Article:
I have Greenbuilditis and I’m pretty sure I’m not alone. Symptoms include sore and sometimes swollen feet from walking convention center halls; achy shoulders from carrying an oversized bag to carry convention gear; a raspy voice eerily reminiscent of Peter Brady in a well-known episode of The Brady Bunch; and a unique mix of near-total exhaustion and a sense of invigoration. It’s an affliction you can wear with pride (and can be cured with lots of sleep).

What has me so worn down yet fired up? Here’s some of what I was exposed to in Philadelphia last week:

“Green is here to stay. It’s not a fad. It’s the future.”

Judging by his remarks at the Greenbuild Opening Celebration Thursday night at Temple University, Philadelphia’s mayor Michael Nutter is one smart cookie. While he opened with admission that he recognized his place as the opener of a headliner roster of Hillary Rodham Clinton and Bon Jovi, Nutter hit home with his remarks. For many years, the green building movement has been dismissed as a passing fad. No more. Green building, Nutter told a packed crowd, is now a $100 billion industry that doubles in size every three years. USGBC co-founder and CEO Rick Fedrizzi followed him up, adding that research now indicated that more people support sustainable building than those that do not.

There’s room to grow, too. At the closing plenary on Friday, Yalmaz Siddiqui, senior director of environmental strategy at Office Depot, explained that there is $15 trillion worth of institutional buying power in the United States and construction and real estate directly influences 8 percent of this amount. That’s a lot of power. Recognizing this opportunity, the U.S. Environmental Protection Agency announced last week that it is proposing draft guidelines to green federal procurement processes, and wants public input on the proposed approached to how the government interprets and uses ecolabels and non-governmental environmental standards.

So what next? Buckle down and work harder: As recapped by Residential Architect and Architect executive editor Katie Gerfen, Hillary Rodham Clinton summed it up as this: “’Take what you know works and explain it to anyone who will listen to you.” Clinton noted that sustainability is not just about green buildings, but also about economic security, health and well-being, and “about building the kind of future we want to leave for our children.’”

“You can’t monetize what you haven’t measured.”

Continuing on this thread of the business of design, proper valuation of green building technologies and techniques remains an issue in both the commercial and real estate realms. However, there’s a lot of work being done to change that. At a number of sessions over the course of the conference, I heard about the growing sea of data emerging to bolster the business case for high-performance design, and an increasing awareness of the need to benchmark buildings. I found it sad but true to hear a speaker at a session on building asset ratings not that we’re still fighting against a mindset that believe benchmarking “involves creepy white vans driving by a house doing scans at night,” rather than a mindset that regards it as an opportunity to uncover benefits.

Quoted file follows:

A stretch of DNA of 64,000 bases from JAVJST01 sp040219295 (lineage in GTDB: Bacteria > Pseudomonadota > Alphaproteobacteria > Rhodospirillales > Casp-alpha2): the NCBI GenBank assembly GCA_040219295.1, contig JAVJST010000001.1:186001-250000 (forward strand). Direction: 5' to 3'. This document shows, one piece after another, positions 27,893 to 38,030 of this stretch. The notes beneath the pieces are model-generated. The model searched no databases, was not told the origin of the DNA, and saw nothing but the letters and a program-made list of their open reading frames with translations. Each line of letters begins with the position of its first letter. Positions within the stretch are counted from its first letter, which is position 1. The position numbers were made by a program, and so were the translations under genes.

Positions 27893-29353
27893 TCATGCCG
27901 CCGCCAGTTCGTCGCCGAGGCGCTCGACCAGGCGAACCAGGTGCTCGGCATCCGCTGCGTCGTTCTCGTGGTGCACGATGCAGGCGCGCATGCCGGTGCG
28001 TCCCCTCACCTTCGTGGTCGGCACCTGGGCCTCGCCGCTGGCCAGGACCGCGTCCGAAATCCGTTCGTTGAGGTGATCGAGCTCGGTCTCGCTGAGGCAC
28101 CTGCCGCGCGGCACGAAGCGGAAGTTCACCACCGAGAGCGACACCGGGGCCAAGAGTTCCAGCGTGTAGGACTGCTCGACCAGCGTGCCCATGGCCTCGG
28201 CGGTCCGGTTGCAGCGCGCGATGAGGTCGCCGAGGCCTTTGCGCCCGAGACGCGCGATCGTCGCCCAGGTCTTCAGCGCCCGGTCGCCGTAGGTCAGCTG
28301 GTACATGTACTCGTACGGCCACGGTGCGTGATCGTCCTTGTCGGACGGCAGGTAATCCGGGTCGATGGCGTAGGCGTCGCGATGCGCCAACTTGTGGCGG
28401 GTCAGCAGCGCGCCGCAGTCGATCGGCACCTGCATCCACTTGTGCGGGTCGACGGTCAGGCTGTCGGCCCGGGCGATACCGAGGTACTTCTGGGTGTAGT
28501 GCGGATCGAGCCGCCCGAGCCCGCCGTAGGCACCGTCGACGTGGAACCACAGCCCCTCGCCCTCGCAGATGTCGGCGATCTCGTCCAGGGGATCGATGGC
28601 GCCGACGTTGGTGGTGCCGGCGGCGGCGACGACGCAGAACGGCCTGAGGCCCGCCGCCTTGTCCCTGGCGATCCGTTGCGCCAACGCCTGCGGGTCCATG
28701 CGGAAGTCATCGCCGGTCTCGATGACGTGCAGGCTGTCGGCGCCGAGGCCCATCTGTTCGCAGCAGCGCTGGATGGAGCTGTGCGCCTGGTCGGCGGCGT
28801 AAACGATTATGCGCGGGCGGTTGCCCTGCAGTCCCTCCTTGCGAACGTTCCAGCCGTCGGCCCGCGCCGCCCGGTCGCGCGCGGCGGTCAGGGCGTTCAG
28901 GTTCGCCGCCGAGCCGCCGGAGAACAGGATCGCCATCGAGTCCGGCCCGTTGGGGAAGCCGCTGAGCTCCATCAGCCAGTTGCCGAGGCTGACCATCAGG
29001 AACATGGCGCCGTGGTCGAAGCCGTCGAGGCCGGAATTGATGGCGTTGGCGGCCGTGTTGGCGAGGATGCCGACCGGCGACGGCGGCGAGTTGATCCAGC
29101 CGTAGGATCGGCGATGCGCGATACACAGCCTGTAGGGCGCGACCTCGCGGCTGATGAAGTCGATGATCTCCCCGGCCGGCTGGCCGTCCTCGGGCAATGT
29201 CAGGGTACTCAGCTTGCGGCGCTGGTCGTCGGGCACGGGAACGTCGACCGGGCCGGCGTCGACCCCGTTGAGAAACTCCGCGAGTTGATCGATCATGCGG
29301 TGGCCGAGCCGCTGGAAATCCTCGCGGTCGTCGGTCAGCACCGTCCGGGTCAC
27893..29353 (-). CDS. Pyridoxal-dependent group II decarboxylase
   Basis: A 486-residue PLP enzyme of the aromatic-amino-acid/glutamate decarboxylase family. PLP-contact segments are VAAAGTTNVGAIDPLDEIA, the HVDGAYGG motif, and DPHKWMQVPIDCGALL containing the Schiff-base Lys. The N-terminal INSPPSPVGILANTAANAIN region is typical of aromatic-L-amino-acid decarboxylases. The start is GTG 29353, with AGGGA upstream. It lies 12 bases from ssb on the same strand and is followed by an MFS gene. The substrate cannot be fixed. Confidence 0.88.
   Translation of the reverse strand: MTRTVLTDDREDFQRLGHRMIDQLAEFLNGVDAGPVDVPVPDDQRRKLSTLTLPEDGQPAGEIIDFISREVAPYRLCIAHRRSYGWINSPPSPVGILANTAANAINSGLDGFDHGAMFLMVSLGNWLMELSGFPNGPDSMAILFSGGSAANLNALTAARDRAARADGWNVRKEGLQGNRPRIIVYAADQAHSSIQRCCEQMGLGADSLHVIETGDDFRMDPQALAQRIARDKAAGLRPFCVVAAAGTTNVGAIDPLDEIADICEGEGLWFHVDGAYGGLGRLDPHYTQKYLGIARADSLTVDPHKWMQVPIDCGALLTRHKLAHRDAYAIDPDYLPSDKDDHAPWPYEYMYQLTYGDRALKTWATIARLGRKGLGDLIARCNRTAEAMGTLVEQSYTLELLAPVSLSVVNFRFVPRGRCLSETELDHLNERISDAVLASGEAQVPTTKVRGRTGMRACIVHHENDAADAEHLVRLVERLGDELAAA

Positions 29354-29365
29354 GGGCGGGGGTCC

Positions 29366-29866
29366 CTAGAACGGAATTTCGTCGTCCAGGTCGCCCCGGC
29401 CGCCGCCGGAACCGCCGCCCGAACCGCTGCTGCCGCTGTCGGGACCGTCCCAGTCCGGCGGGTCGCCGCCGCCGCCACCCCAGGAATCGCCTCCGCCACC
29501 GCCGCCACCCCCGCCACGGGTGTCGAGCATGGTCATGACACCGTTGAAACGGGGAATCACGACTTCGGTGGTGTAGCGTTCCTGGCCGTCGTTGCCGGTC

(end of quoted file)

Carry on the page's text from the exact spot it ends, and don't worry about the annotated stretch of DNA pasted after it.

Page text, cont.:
“Join us.”

As a repeat Greenbuild attendee, one of the things I still keep thinking about is the change in tone from USGBC CEO Rick Fedrizzi during the conference’s opening celebration at Temple University on Thursday evening. While last year’s opening celebration in San Francisco was punctuated with a somewhat aggressive and defensive battle cry of “We Are Right,” Fedrizzi’s remarks this year took a remarkably different turn. “Join us,” he said, fully acknowledging the conciliatory tone, explaining that while last year he drew from “The Scoundrel’s Handbook,” this year he drew from “Silver Lining Playbook,” and was taking a noticeably more optimistic view of things. After a year of bitter back and forth over LEED, from contention over the credit changes that will now be enacted with v4 (which officially launched at the show) to state-level attempts to ban the system from use in public buildings, it was a refreshing change of pace. Whether it leads to more discussion among LEED admirers and detractors will have to be seen in the coming months.

In the meantime, we’re already at work in spreading the message. The “Join us” call now officially extends internationally: This morning, the USGBC and Hanley Wood announced that Greenbuild for Europe and the Mediterranean region will launch on Oct. 8, 2014, in Verona, Italy. Interested in presenting? Stay tuned: A call for presenter proposals will open on Dec. 9.

Editor's note: Ecobuildingpulse.com's parent company, Hanley Wood, recently entered into a strategic partnership with USGBC regarding the management of Greenbuild International Conference and Expo. for more information on that relationship, click here.